Each Sunday, the FWF team selects the most inspiring, enlightening, and fascinating stories from the previous week. Spend your day of rest reading some exceptional food journalism.

Is Bottle Service Growing Up or Going Away? [via Punch]

When was the last time you bought a bottle at a club? Regan Hofmann looks into the history of pay-to-play tables and investigates whether the gauche tradition is on the way out. “These days, there’s little cachet in being the bottle service big shot,” she writes. “As the barrier to VIP status has become purely about money—that great equalizer—the original lure of exclusivity has faded.”—Chris Schonberger

The Brief History of the Straw [via Bon Appetit]

Back in the 1800s, straws were actually made of straw—or rather, a stalk of rye grass. Washington D.C. resident Martin Stone got tired of the gritty residue the grass straw left in his Mint Julep as it broke down, so he made his own drinking device by wrapping strips of paper around a pencil, then gluing the strips together. Fast forward to today: we now have the spoon-straw hybrid that is the Slurpee straw, which is up there with the best inventions of all time.—Erin Mosbaugh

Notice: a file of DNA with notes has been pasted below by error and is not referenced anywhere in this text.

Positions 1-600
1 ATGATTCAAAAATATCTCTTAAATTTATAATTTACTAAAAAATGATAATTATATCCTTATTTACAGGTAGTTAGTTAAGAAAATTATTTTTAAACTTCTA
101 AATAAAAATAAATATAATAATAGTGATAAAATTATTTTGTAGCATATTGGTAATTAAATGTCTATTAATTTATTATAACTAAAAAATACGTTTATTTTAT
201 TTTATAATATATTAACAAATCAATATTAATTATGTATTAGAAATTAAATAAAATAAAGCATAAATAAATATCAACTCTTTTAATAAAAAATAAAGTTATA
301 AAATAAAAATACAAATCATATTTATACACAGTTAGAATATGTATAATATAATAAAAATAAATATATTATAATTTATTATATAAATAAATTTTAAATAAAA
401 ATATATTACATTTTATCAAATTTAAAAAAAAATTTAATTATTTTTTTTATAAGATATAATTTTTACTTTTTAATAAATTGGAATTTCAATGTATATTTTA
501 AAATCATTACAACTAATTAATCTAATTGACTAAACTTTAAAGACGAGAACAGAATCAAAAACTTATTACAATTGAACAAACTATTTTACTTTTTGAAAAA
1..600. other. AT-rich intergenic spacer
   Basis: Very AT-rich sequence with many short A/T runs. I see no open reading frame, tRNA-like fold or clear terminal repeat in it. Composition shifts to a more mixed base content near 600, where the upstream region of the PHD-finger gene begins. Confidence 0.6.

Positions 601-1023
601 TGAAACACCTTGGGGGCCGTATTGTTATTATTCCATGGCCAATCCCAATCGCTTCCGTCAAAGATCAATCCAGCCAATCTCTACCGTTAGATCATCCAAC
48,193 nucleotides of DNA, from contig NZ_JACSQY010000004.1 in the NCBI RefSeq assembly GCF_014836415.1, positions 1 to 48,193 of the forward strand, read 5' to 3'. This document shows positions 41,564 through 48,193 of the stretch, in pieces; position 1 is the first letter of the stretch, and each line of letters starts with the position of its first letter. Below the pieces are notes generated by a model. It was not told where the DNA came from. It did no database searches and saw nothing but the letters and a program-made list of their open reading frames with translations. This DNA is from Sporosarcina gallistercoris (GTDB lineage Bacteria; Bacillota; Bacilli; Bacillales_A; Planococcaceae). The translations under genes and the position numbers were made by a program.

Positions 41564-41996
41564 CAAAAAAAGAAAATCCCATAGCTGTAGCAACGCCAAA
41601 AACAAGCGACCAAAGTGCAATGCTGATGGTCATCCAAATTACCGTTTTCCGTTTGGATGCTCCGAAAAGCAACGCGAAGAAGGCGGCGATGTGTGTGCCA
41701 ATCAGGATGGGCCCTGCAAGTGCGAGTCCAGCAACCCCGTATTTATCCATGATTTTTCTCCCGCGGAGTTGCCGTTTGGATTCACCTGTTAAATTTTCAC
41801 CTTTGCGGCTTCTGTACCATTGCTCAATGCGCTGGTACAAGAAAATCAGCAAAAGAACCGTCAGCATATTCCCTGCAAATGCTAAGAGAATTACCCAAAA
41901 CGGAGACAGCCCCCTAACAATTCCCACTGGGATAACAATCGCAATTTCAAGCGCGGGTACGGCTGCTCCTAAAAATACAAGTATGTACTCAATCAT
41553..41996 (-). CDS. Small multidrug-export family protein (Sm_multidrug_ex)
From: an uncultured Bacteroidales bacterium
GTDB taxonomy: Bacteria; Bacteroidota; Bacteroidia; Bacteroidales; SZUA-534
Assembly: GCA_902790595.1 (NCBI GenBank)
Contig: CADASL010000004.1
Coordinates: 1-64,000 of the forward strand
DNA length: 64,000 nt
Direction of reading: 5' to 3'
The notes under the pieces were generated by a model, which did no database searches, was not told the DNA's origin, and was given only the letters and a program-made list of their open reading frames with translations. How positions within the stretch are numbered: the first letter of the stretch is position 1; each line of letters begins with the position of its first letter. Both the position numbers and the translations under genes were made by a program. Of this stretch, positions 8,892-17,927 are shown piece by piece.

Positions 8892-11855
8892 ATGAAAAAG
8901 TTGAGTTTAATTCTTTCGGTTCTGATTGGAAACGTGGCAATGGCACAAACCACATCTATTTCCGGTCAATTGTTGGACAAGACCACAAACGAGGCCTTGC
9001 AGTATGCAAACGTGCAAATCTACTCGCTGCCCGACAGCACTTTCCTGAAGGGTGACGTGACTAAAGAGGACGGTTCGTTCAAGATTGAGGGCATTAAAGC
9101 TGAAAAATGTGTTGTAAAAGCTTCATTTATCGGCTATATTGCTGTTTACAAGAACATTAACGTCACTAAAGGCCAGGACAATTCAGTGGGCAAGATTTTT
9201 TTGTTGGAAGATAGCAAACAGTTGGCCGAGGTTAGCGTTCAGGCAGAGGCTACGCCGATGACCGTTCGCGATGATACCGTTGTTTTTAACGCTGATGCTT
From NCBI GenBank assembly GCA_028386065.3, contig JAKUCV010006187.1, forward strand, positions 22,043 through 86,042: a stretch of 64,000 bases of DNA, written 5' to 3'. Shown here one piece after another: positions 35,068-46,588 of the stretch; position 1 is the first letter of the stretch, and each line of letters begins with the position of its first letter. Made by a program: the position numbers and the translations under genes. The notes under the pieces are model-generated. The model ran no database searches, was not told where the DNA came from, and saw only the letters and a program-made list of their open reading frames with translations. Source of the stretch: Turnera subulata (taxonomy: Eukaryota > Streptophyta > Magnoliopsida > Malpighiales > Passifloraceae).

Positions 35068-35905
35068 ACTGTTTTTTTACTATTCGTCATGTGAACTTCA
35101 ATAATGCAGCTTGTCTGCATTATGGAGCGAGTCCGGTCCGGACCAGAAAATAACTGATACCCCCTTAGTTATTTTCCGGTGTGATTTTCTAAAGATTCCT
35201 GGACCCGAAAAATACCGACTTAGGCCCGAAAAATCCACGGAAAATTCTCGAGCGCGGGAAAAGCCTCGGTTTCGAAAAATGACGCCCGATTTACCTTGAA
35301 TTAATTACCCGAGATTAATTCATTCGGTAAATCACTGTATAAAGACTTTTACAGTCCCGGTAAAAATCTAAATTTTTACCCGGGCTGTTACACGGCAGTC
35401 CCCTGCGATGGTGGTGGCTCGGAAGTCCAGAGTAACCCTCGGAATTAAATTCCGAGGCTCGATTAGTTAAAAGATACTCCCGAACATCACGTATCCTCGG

A Meditation on Being Eaten [via Guernica Mag]

Vorarephilia is a fetish wherein an individual’s sexual arousal occurs in response to a fantasy of themselves, another person, or an object eating or being eaten. Travel writer Lance Richardson explores this bizarre paraphilia.—Erin Mosbaugh

Two Friends are Brewing a Colonial Farm Drink in Bushwick [via Modern Farmer]

Switchel’s origins are murky—some place its roots in China, others in the Caribbean—but the variety brewed by Up Mountain Switchel, a company in the industrial heart of Bushwick, Brooklyn, comes from 18th century Vermont. Centuries ago, this sweet-and-spicy beverage—made with water, ginger, cider vinegar, and a sweetener—was the thirst-quencher of choice for many farmers. Soon every hipster in Bushwick will be mixing it with whiskey and serving Switchel cocktails at their trendy barn weddings in Upstate NY.—Liz Barclay

The Rise of the Zombie King [via Eater]

Robert Simonson delves into the colorful world of drinks historian Jeff “Beachbum” Berry, who has spent the better part of 50 years researching tiki culture. The big news is that he’s finally opening his own bar in New Orleans (this will be a must-visit), but the backstory of his Polynesian obsession is fascinating reading for now. Mix up a Mai Tai and dig in.—Chris Schonberger